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Randomized Controlled Trial
, 17, 183

Effect of Acupuncture and Its Influence on Cerebral Activity in Functional Dyspepsia Patients: Study Protocol for a Randomized Controlled Trial

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Randomized Controlled Trial

Effect of Acupuncture and Its Influence on Cerebral Activity in Functional Dyspepsia Patients: Study Protocol for a Randomized Controlled Trial

Seok-Jae Ko et al. Trials.

Abstract

Background: Functional dyspepsia (FD) is a prevalent gastric disorder that is difficult to manage due to lack of satisfactory treatments. Acupuncture has been studied with regard to the rising need for treating FD, but the mechanism verifying its efficacy has not yet been fully revealed. The aim of this study is to explore the efficacy and mechanism of acupuncture for FD compared with a sham group.

Methods/design: We describe a proposal for a randomized, assessor-blind, sham-controlled trial with 70 eligible participants who will be randomly allocated either into an acupuncture or a sham group. Participants in the acupuncture group will receive 10 sessions of real acupuncture treatment and those in the sham group will be treated with identical sessions using a Streitberger needle. Functional magnetic resonance imaging (fMRI) and metabolomics studies will be implemented before and after 4 weeks of treatment to investigate the mechanism of acupuncture. The primary outcome is a proportion of responders with adequate symptom relief and the secondary outcomes include the Nepean Dyspepsia Index - Korean version, Functional Dyspepsia-Related Quality of Life questionnaire, Ways of Coping Questionnaire, Coping Strategies Questionnaire, perception of bodily sensation questionnaire, State-Trait Anxiety Inventory, and the Center for Epidemiological Studies - Depression Scale. The outcomes will be evaluated before and after the treatment.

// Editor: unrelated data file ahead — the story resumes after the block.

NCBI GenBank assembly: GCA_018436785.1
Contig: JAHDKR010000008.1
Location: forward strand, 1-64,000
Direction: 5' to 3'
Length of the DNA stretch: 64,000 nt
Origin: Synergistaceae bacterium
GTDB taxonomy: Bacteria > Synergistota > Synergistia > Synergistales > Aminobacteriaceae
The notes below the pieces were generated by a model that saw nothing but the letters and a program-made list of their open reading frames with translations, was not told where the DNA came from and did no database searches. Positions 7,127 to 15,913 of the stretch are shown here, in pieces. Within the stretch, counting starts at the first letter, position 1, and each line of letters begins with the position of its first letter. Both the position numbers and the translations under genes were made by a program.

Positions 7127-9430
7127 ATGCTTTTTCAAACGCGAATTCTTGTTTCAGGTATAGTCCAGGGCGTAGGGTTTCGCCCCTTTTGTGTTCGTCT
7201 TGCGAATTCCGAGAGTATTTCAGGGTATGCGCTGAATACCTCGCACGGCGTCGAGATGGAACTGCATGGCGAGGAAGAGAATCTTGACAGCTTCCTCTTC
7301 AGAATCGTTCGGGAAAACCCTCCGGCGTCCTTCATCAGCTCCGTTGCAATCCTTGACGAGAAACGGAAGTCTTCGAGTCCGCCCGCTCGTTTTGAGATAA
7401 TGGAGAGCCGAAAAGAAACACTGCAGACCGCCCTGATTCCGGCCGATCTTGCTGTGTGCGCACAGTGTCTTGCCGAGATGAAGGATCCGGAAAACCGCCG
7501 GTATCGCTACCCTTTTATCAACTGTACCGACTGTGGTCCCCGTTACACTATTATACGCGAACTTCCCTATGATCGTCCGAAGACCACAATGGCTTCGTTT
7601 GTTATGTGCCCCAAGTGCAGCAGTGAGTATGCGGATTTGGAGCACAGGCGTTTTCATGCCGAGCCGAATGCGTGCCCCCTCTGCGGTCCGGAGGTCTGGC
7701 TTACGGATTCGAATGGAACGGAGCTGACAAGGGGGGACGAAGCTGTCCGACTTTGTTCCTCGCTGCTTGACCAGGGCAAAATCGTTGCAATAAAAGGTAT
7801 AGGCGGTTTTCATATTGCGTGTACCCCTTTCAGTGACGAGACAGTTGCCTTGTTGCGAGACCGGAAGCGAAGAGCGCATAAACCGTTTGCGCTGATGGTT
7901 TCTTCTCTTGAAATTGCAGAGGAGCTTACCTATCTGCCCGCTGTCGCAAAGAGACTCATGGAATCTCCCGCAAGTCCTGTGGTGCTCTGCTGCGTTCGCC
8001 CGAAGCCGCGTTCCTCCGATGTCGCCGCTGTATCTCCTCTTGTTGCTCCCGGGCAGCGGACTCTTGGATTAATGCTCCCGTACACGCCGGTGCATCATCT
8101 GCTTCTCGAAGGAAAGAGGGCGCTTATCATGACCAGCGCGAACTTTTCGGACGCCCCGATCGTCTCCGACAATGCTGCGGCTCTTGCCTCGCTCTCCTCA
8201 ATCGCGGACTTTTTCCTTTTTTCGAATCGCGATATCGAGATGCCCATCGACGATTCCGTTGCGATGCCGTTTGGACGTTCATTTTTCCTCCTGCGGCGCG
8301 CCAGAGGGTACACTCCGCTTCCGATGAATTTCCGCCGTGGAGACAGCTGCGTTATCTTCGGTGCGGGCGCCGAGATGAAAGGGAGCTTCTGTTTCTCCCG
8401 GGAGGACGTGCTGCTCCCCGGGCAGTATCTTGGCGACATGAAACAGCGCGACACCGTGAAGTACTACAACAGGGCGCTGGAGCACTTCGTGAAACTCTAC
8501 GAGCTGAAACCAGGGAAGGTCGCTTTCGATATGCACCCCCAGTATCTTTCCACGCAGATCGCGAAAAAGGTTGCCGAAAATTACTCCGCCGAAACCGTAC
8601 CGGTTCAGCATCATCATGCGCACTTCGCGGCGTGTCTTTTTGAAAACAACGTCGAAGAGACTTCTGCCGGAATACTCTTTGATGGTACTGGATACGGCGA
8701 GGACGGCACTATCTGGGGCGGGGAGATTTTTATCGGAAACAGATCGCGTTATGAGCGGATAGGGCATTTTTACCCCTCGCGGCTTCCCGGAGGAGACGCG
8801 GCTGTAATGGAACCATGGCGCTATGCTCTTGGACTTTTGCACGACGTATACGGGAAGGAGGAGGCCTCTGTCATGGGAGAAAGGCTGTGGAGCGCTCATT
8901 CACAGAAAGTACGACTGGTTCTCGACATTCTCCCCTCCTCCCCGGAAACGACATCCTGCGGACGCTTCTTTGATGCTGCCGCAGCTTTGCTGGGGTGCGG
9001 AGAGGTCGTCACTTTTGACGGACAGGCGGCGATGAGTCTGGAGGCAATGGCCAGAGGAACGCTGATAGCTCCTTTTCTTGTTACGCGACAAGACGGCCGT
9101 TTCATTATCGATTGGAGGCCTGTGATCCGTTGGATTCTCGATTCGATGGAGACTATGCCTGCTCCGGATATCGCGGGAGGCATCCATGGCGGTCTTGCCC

Discussion: This is the first large-scale trial evaluating the efficacy and mechanism of acupuncture with fMRI and metabolomic methods. We will compare real acupuncture with the Streitberger sham needle to verify the specific effect of acupuncture. The results of this trial are expected to be relevant evidences affecting policy and decision-makers associated with routine healthcare.

Trial registration: ClinicalTrials.gov Identifier: NCT02358486 . Date of Registration: 21 January 2015.

Keywords: Acupuncture; Functional dyspepsia; Functional magnetic resonance imaging; Metabolomics; Streitberger needle.

Figures

Fig. 1
Fig. 1
Flow of the study
Fig. 2
Fig. 2
Functional magnetic resonance imaging experiment paradigm (REST, meal-loaded steady-state resting run; CONT, continuous MA steady-state run; TASKT1/2, block design MA stimulus run; T1, structural image acquisition; ACUP, acupuncture treatment; MA, modified pressure algometer)

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